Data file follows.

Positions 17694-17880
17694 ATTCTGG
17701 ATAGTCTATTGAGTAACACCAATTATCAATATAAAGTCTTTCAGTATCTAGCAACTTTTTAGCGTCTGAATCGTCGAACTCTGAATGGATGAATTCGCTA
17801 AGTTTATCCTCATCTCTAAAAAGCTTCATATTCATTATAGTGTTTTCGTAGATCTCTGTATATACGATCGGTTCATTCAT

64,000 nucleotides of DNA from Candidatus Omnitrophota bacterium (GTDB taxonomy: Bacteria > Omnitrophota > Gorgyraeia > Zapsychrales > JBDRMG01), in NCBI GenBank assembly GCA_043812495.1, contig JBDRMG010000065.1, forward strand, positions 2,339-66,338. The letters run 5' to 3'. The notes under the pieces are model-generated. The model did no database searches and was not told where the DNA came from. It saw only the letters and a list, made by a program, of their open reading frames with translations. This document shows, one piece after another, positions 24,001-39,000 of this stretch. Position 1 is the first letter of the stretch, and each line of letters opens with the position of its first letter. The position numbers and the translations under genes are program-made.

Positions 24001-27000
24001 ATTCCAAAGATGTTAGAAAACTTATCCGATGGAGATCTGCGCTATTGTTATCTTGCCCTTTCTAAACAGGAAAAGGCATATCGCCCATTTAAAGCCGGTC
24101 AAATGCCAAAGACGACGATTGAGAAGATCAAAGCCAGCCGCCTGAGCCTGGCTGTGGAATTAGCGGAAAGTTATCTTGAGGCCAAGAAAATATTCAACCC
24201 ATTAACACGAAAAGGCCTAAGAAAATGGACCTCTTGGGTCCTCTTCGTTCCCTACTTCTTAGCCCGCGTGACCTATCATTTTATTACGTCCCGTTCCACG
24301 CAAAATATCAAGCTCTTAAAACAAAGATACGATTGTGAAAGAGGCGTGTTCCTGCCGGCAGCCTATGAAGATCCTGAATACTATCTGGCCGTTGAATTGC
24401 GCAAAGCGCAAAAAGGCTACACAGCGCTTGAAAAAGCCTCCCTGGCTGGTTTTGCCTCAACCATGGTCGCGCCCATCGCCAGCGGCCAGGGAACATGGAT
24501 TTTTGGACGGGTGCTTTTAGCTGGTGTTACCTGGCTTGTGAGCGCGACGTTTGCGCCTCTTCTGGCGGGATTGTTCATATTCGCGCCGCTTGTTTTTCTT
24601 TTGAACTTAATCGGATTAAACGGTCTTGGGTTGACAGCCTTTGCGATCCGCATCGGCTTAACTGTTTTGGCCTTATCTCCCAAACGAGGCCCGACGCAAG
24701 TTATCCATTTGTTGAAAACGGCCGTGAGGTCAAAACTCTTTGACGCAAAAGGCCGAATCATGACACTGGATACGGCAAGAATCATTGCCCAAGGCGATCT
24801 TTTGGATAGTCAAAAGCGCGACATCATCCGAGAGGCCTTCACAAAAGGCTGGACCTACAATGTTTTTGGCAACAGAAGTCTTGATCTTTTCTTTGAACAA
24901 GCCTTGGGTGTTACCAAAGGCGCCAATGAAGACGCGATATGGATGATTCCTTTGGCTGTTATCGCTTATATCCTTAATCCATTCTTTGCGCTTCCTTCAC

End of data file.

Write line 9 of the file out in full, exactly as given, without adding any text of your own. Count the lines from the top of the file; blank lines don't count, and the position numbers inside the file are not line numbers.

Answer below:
24201 ATTAACACGAAAAGGCCTAAGAAAATGGACCTCTTGGGTCCTCTTCGTTCCCTACTTCTTAGCCCGCGTGACCTATCATTTTATTACGTCCCGTTCCACG